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Media Life: Auburn’s Party in the Park attracts two powerhouse acts

Mumbo Gumbo, Great American Taxi to share bill at June music fest; Hallmark’s “Christmas Card” stars Nevada City locales
By: Gus Thomson, Journal Staff Writer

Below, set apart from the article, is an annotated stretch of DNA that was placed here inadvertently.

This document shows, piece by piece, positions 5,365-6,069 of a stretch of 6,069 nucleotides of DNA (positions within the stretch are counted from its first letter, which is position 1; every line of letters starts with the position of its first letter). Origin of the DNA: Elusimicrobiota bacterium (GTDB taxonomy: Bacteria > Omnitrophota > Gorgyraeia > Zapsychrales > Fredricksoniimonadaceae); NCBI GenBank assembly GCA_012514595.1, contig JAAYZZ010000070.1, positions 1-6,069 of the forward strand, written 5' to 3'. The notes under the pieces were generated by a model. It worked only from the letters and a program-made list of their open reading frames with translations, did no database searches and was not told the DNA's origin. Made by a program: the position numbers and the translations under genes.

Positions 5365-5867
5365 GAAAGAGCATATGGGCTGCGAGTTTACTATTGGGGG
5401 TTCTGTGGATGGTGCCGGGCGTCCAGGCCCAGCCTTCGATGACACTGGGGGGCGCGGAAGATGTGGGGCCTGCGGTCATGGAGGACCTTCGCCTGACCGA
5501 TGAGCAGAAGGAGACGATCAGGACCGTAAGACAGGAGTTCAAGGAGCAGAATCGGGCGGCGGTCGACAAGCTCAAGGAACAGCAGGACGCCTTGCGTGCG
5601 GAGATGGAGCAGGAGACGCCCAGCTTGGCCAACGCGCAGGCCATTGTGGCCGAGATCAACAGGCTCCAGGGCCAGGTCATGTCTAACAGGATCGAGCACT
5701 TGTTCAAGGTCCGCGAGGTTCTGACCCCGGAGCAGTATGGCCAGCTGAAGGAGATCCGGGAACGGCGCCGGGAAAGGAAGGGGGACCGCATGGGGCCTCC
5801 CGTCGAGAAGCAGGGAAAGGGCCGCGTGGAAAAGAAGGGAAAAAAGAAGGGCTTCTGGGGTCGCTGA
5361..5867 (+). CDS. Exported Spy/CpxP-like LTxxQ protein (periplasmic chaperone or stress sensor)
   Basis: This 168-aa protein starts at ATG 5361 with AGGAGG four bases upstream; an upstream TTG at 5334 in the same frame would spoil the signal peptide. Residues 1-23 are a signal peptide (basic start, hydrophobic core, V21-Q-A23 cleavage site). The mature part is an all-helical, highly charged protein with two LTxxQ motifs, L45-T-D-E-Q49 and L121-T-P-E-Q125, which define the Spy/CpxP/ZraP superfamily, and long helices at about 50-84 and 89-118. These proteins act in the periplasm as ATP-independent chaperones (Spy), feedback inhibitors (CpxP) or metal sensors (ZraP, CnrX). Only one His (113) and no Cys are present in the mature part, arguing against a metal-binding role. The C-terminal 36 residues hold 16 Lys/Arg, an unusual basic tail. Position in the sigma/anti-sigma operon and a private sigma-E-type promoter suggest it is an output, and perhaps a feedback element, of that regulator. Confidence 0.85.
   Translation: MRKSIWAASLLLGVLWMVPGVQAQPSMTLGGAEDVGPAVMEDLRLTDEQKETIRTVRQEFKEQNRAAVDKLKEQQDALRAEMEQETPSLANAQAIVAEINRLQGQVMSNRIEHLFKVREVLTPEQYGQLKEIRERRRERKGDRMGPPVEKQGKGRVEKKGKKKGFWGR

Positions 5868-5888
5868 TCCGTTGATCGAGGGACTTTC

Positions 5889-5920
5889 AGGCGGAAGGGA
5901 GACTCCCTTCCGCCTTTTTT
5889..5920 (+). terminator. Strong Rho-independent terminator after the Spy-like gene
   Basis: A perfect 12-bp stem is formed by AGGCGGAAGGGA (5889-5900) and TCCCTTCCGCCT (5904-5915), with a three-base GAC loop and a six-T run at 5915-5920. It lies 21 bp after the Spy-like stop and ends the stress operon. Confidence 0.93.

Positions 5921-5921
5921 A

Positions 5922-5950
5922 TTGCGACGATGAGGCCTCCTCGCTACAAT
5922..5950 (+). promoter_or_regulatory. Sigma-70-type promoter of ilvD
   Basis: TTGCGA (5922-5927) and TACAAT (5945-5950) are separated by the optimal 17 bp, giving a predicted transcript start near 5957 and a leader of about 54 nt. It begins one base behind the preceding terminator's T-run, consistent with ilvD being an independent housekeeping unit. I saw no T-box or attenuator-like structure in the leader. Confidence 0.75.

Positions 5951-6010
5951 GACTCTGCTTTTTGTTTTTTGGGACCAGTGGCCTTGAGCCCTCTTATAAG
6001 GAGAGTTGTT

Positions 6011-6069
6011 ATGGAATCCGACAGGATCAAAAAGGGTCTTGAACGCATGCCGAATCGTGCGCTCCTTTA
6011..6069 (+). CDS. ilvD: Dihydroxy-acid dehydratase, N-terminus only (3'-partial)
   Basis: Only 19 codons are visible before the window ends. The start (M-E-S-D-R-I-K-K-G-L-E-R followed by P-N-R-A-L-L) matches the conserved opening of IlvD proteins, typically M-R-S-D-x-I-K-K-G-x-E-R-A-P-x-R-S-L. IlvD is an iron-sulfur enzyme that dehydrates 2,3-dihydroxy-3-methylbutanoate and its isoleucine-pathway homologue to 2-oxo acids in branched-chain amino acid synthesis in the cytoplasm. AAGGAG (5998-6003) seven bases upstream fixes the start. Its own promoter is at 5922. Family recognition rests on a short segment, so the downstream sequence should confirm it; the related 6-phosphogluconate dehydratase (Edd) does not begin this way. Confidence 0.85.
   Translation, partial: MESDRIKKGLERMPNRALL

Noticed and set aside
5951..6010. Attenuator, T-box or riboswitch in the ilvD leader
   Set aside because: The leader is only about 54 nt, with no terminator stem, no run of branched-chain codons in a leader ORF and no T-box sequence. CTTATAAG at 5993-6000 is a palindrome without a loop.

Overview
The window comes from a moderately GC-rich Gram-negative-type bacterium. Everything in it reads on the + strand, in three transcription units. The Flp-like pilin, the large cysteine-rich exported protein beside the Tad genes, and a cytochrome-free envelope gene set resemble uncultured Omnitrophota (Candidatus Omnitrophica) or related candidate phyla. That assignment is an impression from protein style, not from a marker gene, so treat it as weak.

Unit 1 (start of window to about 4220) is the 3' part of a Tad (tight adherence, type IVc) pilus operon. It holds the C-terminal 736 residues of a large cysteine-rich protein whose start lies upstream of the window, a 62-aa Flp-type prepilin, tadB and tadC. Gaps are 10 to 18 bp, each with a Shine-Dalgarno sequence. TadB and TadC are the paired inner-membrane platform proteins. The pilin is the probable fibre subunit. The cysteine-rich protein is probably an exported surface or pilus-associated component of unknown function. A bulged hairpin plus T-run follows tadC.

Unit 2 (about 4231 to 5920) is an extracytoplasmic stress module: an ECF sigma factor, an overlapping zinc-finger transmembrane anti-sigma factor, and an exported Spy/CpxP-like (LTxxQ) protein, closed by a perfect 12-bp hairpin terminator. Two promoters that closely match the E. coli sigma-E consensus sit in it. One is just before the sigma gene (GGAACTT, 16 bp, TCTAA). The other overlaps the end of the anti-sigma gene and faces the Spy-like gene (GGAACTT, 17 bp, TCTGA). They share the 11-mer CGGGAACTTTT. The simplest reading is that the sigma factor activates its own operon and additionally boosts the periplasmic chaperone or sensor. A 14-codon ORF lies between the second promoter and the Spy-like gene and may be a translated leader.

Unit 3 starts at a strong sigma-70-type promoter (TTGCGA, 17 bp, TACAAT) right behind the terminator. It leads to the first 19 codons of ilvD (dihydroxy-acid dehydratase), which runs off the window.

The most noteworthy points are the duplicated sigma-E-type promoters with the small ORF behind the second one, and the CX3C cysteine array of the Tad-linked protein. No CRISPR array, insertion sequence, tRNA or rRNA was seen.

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The headliner for Party in the Park is Colorado-based jam band Great American Taxi. And Mumbo Gumbo. It really is a happy dilemma for the annual North Auburn music fest’s biggest booster Scott Holbrook to face – with the Davis-based Mumbo Gumbo a popular local draw and Great American Taxi – one of the most renowned Americana acts in the land – also coming to town for the free show. The event – slated for Friday evening June 17 at the natural concert bowl in North Auburn’s Regional Park – has drawn as many as 4,000 people and Holbrook is giving the 10th anniversary event some extra amperage with two powerhouse acts. Mumbo Gumbo was there at the first Party in the Park and has since appeared several times. The event has moved toward an eclectic mix of bill-toppers in recent years with appearances by country outlaw Billy Joe Shaver, rootsy rockers The Waybacks and the Tosh Meets Marley Tour reggae all-stars. But Mumbo Gumbo, the cajuncentric local favorites for many Party in the Parks, is inked to play one more time and looks to be the – dare-we-say-it – the opening act. Great American Taxi is slated to hit the stage around 8 p.m., typically just as the sun is setting, and will be bringing a mélange of musical styles to Party in the Park. That would see Mumbo Gumbo should start the music off around 6 p.m. Formed five years ago, Great American Taxi has established itself as a headliner on the jam band circuit – a fertile incubator for anything-goes improvisation pioneered by the Grateful Dead and epitomized in more recent years by Phish. Salmon spawn on guitar Perhaps the best-known ingredient in the Great American Taxi musical stew is singer, guitarist and mandolin player Vince Herman. The Pittsburgh, Pa. native was an integral part of Leftover Salmon, a jam band that has achieved near-legendary status for its music from 1989 into 2002 and has since reformed for special events over the last few years. Great American Taxi – named for Herman’s lumbering skiing style – brings together swampy blues, progressive bluegrass, funky New Orleans strut, Southern boogie, honky-tonk country, gospel, reggae, and some straight-ahead rock and roll. Its style has been compared to roots rockers like recent Auburn visitors the New Riders of the Purple Sage, The Byrds and Wilco. And on some nights, Great American Taxi is even willing to take a chance and invite the audience up on stage for impromptu jams and sing-alongs. With Mumbo Gumbo and Great American Taxi onboard, it’s going to be one exciting Party in the Park, as any 10th anniversary celebration should be. A Christmas classic Tune in this holiday season to a locally filmed Christmas flick that’s becoming a holiday tradition for the Hallmark Channel. “The Christmas Card” starring Ed Asner was filmed in Nevada City in 2006 and the production was even blessed with some real Sierra “cement” to work its yuletide theme around. The movie about a soldier who comes to Nevada City after being touched by an anonymous Christmas card became Hallmark Channel’s highest-rated original film ever when it debuted in December 2006. And now it has become a perennial fixture on the channel. This year, viewers can click in at 8 p.m. Christmas Day, 10 a.m. Dec. 26 or at 4 p.m. and 12 a.m. on New Year’s Eve. As well as Broad Street, some of the identifiable Nevada City landmarks include the National Hotel, Nevada City United Methodist Church and the Nevada City Classic Café. Among the area residents who found themselves part of “The Christmas Card” was Auburn actor Bob Lochmiller. He’s the burly guy helping Asner out after he gets struck by a passing car.